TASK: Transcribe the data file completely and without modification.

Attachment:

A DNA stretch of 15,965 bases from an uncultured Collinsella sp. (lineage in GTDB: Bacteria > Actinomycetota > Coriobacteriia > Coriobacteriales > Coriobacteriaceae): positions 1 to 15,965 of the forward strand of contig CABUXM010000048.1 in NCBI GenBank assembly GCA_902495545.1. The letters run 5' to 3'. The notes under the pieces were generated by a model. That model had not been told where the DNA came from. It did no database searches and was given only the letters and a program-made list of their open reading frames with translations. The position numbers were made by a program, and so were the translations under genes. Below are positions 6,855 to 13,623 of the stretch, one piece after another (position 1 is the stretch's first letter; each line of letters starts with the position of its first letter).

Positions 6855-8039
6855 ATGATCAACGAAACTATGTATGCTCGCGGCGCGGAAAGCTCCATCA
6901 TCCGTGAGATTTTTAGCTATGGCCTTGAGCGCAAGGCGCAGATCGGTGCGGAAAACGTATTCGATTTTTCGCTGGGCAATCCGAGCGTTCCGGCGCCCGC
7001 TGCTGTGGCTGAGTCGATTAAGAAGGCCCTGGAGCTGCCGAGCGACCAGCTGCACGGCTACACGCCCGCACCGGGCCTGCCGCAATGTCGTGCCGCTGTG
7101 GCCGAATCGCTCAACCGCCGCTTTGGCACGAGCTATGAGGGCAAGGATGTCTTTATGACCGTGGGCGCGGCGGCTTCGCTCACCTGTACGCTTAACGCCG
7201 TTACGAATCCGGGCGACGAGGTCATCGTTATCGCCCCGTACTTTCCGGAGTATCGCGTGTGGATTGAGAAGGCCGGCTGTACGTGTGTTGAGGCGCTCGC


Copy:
A DNA stretch of 15,965 bases from an uncultured Collinsella sp. (lineage in GTDB: Bacteria > Actinomycetota > Coriobacteriia > Coriobacteriales > Coriobacteriaceae): positions 1 to 15,965 of the forward strand of contig CABUXM010000048.1 in NCBI GenBank assembly GCA_902495545.1. The letters run 5' to 3'. The notes under the pieces were generated by a model. That model had not been told where the DNA came from. It did no database searches and was given only the letters and a program-made list of their open reading frames with translations. The position numbers were made by a program, and so were the translations under genes. Below are positions 6,855 to 13,623 of the stretch, one piece after another (position 1 is the stretch's first letter; each line of letters starts with the position of its first letter).

Positions 6855-8039
6855 ATGATCAACGAAACTATGTATGCTCGCGGCGCGGAAAGCTCCATCA
6901 TCCGTGAGATTTTTAGCTATGGCCTTGAGCGCAAGGCGCAGATCGGTGCGGAAAACGTATTCGATTTTTCGCTGGGCAATCCGAGCGTTCCGGCGCCCGC
7001 TGCTGTGGCTGAGTCGATTAAGAAGGCCCTGGAGCTGCCGAGCGACCAGCTGCACGGCTACACGCCCGCACCGGGCCTGCCGCAATGTCGTGCCGCTGTG
7101 GCCGAATCGCTCAACCGCCGCTTTGGCACGAGCTATGAGGGCAAGGATGTCTTTATGACCGTGGGCGCGGCGGCTTCGCTCACCTGTACGCTTAACGCCG
7201 TTACGAATCCGGGCGACGAGGTCATCGTTATCGCCCCGTACTTTCCGGAGTATCGCGTGTGGATTGAGAAGGCCGGCTGTACGTGTGTTGAGGCGCTCGC